Construction labourer Construction operative
Construction labourers carry out a range of manual jobs on building sites.
1. Entry requirements
There are no set entry requirements. On-site experience and GCSEs in subjects like English and maths (or equivalent qualifications) could be helpful.
College courses in building or construction skills could give you some of the skills you'll need, or you may be able to get into this career through an apprenticeship.
To work with plant machinery like excavators or dumper trucks, you'll need to be 18 and have a driving licence.
2. Skills required
- the ability to follow written and spoken instructions
- to be comfortable working at height
- excellent teamworking skills
3. What you'll do
At the start of a job, you'll help to prepare the site - putting up huts, unloading and storing building materials and setting up ladders and scaffolding. Much of this will be hard physical work.
Once work gets underway, your day-to-day tasks may include:
- groundworking - marking out and digging shallow trenches for foundations and drains
- formworking - putting up or dismantling the shuttering that holds setting concrete in place
- steel fixing - bending and fixing the bars used to reinforce concrete structures
- steel piling - fixing steel sheets together to form temporary retaining walls for excavation work
- concreting - layering and smoothing concrete for foundations, floors and beams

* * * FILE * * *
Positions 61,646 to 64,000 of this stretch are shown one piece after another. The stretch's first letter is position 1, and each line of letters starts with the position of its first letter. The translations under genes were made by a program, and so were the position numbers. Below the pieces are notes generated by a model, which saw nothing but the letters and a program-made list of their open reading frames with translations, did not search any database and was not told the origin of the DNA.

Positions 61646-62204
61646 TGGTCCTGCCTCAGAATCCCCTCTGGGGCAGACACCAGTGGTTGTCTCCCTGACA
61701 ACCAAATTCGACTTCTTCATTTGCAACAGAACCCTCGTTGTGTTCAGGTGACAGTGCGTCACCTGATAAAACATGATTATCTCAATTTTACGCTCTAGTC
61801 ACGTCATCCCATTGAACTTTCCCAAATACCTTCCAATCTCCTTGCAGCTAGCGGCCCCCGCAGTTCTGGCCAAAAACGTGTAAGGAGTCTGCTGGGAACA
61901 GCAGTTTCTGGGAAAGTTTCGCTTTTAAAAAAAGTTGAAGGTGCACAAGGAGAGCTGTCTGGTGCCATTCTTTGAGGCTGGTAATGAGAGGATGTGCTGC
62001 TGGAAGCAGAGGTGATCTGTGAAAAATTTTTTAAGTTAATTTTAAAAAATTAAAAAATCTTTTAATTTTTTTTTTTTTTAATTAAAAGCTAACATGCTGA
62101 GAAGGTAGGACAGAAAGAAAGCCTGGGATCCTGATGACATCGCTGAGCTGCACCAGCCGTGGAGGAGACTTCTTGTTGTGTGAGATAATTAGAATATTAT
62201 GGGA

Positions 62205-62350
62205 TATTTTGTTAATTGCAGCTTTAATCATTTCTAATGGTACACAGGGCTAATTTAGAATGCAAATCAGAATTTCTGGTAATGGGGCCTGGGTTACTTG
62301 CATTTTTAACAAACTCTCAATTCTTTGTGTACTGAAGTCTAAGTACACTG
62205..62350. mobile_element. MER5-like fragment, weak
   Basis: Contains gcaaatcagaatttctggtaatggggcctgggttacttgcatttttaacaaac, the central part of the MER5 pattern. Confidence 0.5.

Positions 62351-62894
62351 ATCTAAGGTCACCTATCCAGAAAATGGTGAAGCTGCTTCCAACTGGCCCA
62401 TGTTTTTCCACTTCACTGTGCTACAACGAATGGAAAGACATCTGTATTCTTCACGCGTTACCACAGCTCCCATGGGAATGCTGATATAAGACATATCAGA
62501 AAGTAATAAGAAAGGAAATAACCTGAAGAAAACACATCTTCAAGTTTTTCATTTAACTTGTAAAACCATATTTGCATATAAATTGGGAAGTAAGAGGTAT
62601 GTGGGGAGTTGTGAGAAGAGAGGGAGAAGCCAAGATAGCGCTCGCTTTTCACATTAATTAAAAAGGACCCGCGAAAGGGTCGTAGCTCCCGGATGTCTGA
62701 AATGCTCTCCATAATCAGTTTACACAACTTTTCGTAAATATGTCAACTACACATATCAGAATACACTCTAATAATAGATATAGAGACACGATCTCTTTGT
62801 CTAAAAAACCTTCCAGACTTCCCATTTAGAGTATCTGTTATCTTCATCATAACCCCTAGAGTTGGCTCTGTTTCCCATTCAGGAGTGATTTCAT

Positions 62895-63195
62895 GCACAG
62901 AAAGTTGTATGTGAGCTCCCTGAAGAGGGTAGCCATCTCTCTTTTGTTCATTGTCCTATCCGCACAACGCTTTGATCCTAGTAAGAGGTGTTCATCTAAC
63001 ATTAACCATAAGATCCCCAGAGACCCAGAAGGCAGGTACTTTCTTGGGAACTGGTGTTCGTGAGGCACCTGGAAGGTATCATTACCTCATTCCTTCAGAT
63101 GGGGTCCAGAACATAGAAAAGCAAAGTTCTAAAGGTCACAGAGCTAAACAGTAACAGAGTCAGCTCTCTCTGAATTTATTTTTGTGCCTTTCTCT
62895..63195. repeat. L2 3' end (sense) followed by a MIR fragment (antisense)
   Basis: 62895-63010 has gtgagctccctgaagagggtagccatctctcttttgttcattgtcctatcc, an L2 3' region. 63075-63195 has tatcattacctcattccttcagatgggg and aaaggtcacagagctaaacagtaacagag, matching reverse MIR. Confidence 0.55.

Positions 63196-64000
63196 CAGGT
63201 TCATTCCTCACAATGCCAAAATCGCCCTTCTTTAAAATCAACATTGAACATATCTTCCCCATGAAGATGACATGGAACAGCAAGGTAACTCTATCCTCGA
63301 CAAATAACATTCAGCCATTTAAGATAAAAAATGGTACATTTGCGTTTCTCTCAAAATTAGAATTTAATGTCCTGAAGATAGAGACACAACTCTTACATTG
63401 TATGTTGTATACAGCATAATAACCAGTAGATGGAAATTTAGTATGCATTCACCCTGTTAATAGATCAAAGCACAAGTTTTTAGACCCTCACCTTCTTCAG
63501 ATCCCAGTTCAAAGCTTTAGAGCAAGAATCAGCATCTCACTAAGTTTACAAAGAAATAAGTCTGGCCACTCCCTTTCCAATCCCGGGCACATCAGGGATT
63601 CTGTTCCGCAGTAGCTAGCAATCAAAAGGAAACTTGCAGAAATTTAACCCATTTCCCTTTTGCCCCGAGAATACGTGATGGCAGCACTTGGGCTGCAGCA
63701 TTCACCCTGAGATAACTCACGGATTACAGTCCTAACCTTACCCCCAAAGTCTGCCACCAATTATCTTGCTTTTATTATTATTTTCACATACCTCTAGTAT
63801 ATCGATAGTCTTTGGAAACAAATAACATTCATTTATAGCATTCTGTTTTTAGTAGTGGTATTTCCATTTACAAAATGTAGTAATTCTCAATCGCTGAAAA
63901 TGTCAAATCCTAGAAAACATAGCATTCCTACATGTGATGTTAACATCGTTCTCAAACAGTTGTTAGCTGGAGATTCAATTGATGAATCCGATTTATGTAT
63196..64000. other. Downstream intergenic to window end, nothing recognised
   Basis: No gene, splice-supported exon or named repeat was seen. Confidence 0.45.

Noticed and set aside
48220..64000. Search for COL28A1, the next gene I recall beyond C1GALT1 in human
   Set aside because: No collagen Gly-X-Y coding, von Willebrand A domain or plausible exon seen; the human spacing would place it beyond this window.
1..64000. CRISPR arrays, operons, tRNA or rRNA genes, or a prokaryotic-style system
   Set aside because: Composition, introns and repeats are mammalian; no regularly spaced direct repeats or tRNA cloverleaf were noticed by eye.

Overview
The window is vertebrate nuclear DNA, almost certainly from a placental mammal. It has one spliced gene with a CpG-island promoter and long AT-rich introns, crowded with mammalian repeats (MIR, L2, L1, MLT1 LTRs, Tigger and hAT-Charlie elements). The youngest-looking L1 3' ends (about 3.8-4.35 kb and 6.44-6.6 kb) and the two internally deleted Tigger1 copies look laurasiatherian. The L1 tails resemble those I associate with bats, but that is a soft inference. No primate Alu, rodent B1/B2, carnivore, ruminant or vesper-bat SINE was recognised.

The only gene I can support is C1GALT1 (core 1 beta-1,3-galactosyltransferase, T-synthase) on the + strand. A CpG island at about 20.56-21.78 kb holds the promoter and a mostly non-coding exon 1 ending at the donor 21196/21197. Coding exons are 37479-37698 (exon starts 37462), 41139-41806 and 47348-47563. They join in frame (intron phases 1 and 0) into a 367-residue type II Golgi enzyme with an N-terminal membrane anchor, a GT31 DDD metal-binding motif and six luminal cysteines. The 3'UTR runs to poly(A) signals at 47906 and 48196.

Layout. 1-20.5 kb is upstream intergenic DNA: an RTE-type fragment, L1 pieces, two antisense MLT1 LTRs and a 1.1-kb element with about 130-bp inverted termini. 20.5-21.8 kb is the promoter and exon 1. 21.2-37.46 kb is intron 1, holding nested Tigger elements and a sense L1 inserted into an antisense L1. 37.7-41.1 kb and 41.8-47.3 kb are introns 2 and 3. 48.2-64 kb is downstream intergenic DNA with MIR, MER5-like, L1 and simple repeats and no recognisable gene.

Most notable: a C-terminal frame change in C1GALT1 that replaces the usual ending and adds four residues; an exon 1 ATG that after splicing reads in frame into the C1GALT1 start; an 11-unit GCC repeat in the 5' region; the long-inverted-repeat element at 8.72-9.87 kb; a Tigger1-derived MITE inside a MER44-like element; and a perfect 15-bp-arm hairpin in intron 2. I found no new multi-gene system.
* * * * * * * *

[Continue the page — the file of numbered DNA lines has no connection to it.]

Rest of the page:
- road working - concreting, laying kerbs, paving and resurfacing
You'll use various hand, power and machine tools. With further training, you may operate construction plant equipment like dumper trucks and excavators.
Experienced: £16,000 to £21,000
Highly Experienced: £29,000
Overtime and various allowances may increase your income. Self-employed labourers set their own rates.
These figures are a guide.
5. Working hours, patterns and environment
You'll usually work a basic 39-hour week, often starting early in the morning. Overtime at weekends and evenings may be required to meet deadlines. Seasonal work is common and overnight stays may be necessary.
You'll wear protective clothing and work mostly outdoors. The work often involves carrying heavy loads.
6. Career path and progression
With experience you could specialise in a construction trade, or progress to site supervision, estimating and construction management.
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Last updated: 18 August 2017